“We can still accommodate the traditional customer because our styling is classic,” says Matthew McEvoy (MBA ’89), strategic planning director at Burberry. Founded in 1856, the creator of the iconic trench coat has outfitted movie stars, outdoor sportsmen, the British military, and the Royal family. In 1997, Burberry launched a revitalization of the brand that showcased the ongoing appeal of its more timeless products while expanding into fashionable clothing and accessories for men and women. “You can buy the classic trench coat forever. But we’ve introduced products that have added more modern style so you don’t have to be over 50 to appreciate what we’re doing,” says McEvoy. Today, Queen Elizabeth II wears her Burberry trench coat. But so does supermodel Kate Moss.

At Waterford Crystal, CEO John G. Foley (ISMP 89, 1989) has brought on contemporary designers like Versace and Vera Wang to create new china patterns that will maintain the brand’s appeal with a new generation of customers. “When they think of crystal and fine china, most young people remember their mother saying, ‘Don’t you dare touch it,’” remarks Foley. As consumers move away from the formal dining experience to more casual entertaining, Foley says that his company’s brand must preserve its aspirational quality while maintaining its relevance in people’s daily lives. “Luxury goods are so wrapped up in the psyche and how they make us feel,” he explains.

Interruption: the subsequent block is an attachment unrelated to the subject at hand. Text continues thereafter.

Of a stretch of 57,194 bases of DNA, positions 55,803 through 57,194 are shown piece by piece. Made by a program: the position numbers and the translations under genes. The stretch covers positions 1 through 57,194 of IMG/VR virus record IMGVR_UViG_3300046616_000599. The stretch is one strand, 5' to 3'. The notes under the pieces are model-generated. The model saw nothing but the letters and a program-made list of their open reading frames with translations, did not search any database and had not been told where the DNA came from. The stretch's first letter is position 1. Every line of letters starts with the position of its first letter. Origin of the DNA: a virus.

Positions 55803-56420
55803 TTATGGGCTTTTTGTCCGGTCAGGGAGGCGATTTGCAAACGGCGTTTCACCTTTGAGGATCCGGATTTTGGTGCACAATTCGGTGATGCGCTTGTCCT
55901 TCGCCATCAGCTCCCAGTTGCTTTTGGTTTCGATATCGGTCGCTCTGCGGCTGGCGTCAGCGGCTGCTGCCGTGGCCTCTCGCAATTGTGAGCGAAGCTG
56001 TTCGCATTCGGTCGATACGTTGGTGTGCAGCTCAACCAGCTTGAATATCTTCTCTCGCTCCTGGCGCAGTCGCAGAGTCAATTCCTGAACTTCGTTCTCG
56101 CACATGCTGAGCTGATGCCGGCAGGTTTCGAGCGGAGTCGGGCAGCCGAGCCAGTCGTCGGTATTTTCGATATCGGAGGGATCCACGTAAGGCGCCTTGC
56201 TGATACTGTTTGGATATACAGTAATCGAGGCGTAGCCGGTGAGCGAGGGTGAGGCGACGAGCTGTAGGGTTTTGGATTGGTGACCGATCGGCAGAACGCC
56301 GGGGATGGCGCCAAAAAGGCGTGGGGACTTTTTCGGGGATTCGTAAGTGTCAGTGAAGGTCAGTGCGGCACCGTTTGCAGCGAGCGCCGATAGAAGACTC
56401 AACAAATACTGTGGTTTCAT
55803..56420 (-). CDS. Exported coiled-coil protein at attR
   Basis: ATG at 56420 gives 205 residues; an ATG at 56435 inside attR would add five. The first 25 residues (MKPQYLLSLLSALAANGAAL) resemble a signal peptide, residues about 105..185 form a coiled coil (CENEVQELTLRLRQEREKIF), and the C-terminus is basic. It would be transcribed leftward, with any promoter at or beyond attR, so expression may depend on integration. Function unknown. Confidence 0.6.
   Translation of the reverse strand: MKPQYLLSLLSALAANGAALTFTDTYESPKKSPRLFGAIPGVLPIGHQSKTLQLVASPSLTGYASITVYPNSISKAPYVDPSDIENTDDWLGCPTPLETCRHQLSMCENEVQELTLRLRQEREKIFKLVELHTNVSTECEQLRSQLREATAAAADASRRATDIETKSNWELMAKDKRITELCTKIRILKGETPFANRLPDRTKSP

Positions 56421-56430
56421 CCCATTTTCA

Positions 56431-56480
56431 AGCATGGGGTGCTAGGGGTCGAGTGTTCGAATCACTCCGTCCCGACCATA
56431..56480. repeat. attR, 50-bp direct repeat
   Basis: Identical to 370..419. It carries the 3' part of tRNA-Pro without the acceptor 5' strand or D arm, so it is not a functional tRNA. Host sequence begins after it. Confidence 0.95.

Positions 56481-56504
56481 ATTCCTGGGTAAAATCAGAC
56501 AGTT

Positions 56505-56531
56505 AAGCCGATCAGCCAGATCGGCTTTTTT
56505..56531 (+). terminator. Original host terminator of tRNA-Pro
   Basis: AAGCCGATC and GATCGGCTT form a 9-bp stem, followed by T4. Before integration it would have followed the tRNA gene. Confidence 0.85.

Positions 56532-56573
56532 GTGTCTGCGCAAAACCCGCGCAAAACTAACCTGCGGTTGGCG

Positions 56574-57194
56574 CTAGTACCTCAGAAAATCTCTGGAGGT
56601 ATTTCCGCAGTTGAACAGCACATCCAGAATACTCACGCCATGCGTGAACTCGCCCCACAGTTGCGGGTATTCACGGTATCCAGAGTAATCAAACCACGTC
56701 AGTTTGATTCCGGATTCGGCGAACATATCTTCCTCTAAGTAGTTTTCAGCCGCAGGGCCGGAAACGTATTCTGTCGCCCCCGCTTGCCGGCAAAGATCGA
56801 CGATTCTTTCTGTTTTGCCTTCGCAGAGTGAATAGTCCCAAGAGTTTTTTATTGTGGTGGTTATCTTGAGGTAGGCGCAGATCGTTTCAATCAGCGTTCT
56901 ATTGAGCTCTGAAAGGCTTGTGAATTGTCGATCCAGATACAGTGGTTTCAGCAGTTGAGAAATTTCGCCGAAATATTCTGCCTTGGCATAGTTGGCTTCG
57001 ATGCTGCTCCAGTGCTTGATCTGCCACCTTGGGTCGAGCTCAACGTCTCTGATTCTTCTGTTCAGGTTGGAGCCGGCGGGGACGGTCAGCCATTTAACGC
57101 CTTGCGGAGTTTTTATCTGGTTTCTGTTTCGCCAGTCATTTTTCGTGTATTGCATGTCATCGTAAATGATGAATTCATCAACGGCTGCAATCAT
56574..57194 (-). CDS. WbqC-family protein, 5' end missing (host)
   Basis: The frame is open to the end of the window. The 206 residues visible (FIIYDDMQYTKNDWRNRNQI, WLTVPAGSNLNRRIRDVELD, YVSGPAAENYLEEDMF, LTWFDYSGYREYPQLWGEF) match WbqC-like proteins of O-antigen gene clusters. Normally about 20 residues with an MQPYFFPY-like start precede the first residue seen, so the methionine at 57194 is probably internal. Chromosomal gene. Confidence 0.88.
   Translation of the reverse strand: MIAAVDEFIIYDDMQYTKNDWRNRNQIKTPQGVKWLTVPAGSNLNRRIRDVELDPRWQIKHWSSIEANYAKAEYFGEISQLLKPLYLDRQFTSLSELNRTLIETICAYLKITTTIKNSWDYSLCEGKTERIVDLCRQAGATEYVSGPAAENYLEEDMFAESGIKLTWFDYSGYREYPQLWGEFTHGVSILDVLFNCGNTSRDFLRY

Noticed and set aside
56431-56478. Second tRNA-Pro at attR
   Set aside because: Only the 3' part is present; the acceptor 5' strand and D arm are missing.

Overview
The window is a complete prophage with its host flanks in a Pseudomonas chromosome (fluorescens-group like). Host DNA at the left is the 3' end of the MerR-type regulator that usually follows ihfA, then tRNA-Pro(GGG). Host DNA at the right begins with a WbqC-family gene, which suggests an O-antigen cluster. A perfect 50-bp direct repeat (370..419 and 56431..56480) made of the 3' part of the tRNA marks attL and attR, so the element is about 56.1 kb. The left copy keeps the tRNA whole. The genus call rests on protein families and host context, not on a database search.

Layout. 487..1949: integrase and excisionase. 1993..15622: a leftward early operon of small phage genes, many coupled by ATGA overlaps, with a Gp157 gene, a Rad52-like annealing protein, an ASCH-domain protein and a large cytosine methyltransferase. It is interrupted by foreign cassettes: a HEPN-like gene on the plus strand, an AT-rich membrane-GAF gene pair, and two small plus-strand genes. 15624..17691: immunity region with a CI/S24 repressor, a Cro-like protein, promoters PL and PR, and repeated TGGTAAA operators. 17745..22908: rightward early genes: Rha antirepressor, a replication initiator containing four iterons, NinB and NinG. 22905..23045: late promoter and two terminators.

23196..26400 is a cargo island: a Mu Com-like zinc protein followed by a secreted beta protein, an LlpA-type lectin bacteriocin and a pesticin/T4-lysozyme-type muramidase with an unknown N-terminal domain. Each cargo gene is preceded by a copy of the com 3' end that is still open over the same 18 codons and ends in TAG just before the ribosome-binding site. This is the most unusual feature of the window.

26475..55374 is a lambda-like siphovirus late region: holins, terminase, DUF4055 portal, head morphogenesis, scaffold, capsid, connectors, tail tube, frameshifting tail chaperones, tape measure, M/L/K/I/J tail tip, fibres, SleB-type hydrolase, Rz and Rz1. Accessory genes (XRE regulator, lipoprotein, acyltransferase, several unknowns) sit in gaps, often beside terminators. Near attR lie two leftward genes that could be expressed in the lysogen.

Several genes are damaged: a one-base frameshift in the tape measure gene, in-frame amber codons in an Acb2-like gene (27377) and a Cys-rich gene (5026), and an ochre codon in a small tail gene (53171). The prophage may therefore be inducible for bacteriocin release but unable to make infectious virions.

“Any brand has the evergreen challenge,” says Vicki P. Haupt (MBA ’79), a senior advisor at Steuben Glass in New York who operates her own consultancy. “It’s a great art to define what relevancy means for your brand while keeping its heritage alive. It’s a matter of catering to existing clients while attracting new customers.” At Steuben, Haupt says that there’s an ongoing assessment of the appropriate balance between a product’s form and function and how that fits with the way people live today.

In the past, she notes, it was de rigueur to set a table with coordinated china, flatware, and glassware. Choosing a pattern was a decision of great importance, since one had to live with that decision for some time. Today, the movement is toward settings that aren’t “matchy-match”; Steuben’s new lines of glassware work together and meet the needs of a consumer who wants a differentiated, personalized look.

“People live differently today,” says Haupt. Asparagus tongs, for example, are a thing of the past. Multiuse items — like Steuben’s Magnolia bowl, which doubles as a caviar server when flipped over — are in demand.